Since his childhood Richard Spitzer has been confronting the forces of misinformation, groupthink and consumerism head on with musical rebellion. Raised by an Orthodox Jewish family from Queens, Richard Spitzer grew up under the tight grasp of strict rabbinical law. He attended yeshiva where his first taste of music was intense mandatory prayer 3 times a day. Every aspect of his life was under the control of extreme Judaism.
Feeling mentally held captive as a teenager, he sought out the attention of a neighborhood girl from the outside world. He started collecting music of every genre and learned to write songs in hopes of one day serenading her. His interest in music grew so vast that his massive cassette collection was later discovered at school by a Rabbi, who, upon seeing a death metal album in the collection laden with crosses and satanic imagery, instantly expelled young Spitzer from the Yeshiva.
Now in public school, Richard attempted to win over his neighborhood crush. He sang her a song on guitar, but she told him "I only like club music with synths & heavy dance beats." After tagging along with her to several underground raves, he began to collect synth gear and produce techno in hopes of win winning her love. Despite his efforts, she fell in love with a well known bass DJ who impressed her with his hi-end professional studio, fashionable clothing, and his growing scene popularity.
Feeling rejected, Richard traded the constant trend chasing of the club life for the social camaraderie of indie bands where he played keyboard, guitar, bass & drums in various Brooklyn acts. Ultimately he became fed up with what he called "the superficial popularity contest" of the music business. Richard would often get into arguments with his bandmates and was inevitably kicked out of every group he joined for vigorously opposing any form of self promoting. Richard was adamant about against press, flyers, social media and text invites to promote to friends.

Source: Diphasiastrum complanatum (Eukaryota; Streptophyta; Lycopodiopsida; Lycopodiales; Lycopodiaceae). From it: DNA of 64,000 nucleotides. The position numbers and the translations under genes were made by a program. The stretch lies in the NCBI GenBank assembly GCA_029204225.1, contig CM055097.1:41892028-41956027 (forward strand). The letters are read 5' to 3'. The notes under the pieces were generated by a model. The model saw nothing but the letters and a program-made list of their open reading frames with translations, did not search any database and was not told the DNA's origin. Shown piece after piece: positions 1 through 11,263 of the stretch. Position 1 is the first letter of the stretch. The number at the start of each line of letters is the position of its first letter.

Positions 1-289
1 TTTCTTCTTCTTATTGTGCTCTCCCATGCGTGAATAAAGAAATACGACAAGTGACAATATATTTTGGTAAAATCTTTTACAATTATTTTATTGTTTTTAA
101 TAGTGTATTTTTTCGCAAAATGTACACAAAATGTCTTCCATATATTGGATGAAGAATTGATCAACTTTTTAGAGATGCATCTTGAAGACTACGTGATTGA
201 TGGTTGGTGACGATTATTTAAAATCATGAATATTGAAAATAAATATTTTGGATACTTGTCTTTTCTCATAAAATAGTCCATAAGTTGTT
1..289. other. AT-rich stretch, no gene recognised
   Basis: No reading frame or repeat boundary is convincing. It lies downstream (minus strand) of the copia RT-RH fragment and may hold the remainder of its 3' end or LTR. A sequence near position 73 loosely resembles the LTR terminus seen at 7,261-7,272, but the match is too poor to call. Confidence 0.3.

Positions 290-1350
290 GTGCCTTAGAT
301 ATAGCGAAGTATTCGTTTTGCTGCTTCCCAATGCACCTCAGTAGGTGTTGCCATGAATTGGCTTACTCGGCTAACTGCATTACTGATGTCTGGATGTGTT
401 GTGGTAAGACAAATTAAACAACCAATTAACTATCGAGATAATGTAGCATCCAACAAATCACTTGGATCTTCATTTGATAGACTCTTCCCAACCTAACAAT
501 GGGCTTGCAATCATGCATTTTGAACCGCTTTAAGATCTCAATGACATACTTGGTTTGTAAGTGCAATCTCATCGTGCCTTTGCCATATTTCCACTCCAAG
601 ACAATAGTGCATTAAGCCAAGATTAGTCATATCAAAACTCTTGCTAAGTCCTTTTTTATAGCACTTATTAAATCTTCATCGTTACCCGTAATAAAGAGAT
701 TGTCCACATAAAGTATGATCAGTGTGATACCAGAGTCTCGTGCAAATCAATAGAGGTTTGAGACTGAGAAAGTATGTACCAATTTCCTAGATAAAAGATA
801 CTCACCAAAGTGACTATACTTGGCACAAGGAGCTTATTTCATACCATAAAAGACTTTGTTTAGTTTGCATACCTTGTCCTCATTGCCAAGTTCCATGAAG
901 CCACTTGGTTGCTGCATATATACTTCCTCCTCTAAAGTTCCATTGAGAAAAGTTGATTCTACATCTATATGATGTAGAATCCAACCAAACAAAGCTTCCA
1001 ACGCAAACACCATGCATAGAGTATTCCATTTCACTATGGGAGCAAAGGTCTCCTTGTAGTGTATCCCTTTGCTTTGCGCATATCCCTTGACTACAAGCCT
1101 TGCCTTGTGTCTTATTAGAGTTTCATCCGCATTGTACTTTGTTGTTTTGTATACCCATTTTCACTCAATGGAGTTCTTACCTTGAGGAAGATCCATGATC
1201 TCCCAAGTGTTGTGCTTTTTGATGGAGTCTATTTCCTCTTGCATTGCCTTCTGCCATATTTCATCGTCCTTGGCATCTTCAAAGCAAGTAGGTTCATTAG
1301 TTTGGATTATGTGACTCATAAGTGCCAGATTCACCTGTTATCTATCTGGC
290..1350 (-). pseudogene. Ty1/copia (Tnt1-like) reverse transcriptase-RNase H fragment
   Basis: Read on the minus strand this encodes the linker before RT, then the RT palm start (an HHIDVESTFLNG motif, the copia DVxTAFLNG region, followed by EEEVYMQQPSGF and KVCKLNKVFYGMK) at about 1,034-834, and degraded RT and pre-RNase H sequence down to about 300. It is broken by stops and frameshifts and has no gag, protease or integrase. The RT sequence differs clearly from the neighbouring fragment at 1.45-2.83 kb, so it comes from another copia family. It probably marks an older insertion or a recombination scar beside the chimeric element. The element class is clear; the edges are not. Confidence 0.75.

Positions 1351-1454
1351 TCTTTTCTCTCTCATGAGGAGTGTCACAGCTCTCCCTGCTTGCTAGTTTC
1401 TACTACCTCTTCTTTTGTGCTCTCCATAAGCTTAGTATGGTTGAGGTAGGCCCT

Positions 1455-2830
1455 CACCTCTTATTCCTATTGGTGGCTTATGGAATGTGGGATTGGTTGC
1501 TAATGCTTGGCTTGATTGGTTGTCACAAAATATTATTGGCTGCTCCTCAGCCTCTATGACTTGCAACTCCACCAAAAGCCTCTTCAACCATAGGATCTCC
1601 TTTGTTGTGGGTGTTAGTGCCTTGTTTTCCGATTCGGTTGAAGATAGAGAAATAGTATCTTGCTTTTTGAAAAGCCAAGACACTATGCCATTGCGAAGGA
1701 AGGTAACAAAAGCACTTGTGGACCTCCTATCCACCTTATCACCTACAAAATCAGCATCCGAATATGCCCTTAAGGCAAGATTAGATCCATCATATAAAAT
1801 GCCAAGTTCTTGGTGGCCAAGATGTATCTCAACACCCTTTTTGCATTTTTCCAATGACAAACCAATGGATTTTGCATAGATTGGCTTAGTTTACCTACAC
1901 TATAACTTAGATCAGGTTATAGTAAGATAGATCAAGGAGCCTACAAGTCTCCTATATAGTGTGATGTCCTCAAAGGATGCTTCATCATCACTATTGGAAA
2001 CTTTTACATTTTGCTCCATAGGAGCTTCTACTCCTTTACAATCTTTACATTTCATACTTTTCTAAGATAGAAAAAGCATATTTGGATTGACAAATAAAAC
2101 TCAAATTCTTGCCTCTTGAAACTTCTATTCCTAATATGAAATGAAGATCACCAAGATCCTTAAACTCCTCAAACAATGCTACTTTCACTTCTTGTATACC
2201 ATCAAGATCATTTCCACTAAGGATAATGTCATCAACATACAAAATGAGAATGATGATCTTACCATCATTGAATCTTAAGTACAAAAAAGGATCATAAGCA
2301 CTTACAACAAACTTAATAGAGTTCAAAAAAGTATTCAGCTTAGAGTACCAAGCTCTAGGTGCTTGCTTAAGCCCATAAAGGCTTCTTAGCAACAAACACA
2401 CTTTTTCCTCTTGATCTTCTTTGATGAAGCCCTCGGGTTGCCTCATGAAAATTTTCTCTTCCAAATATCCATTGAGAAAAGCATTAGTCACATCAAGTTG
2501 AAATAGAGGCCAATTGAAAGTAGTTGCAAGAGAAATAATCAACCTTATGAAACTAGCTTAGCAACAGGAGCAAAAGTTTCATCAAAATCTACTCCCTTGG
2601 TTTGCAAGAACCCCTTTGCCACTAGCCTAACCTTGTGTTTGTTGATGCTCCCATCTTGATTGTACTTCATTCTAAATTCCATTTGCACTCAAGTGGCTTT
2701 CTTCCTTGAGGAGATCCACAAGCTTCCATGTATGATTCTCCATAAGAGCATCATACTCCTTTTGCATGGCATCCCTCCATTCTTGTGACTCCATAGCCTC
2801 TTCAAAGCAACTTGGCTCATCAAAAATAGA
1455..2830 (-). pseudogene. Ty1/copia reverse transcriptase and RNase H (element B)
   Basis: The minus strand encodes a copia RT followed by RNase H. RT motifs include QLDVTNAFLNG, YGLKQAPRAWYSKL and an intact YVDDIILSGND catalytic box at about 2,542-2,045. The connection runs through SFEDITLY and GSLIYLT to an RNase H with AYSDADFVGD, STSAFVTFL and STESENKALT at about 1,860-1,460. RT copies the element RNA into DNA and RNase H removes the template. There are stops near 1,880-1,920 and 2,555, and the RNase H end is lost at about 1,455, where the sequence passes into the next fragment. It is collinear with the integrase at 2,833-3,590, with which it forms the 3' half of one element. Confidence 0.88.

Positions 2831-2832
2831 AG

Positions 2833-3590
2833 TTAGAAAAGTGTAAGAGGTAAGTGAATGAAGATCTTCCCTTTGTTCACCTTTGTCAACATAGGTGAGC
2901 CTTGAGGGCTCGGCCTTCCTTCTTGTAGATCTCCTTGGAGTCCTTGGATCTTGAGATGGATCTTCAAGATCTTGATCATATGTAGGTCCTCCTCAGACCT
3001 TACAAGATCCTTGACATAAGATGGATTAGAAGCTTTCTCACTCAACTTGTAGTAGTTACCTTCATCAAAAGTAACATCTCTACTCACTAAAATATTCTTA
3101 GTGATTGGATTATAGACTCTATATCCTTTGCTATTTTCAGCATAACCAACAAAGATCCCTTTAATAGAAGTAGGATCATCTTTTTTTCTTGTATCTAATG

In 2016, now loveless, band-less and jaded, Spitzer aimlessly wandered the streets, eventually running into an unruly workers strike against giant media mogul Time Warner. At its helm was then presidential candidate Bernie Sanders chanting loudly on a megaphone, "Enough is enough!” Feeling inspired, Richard went to bed listening to an audio book of Karl Marx's The Communist Manifesto. That night, Marx visited Richard in a dream warning him of Tr*mp’s inevitable win and prophesied that the American people would lose their collective sanity in the wake of the 2016 election. Corporate media would levy for power with social media influencers. Through mass misinformation America would be divided on a new level.
Marx commanded Richard to go onto social media communicate directly from the heart to the masses unfiltered with only guitar and voice. "Remind society," Marx told Richard, "through music we can communicate clearly and by sticking to its core we can create a new type of spiritual dialogue that will unite and enlighten the people."
His debut solo LP, Richard Spitzer, is eleven tracks of a man and his acoustic guitar on this Marxist mission to ‘unite and enlighten.’ The sonic result is as if the lovechild of Rivers Cuomo and Elliott Smith woke up next to a cell phone stacked feeds deep in memes about modular synths, news of yellow vests and Russian collusion, and the occasional text from his girlfriend.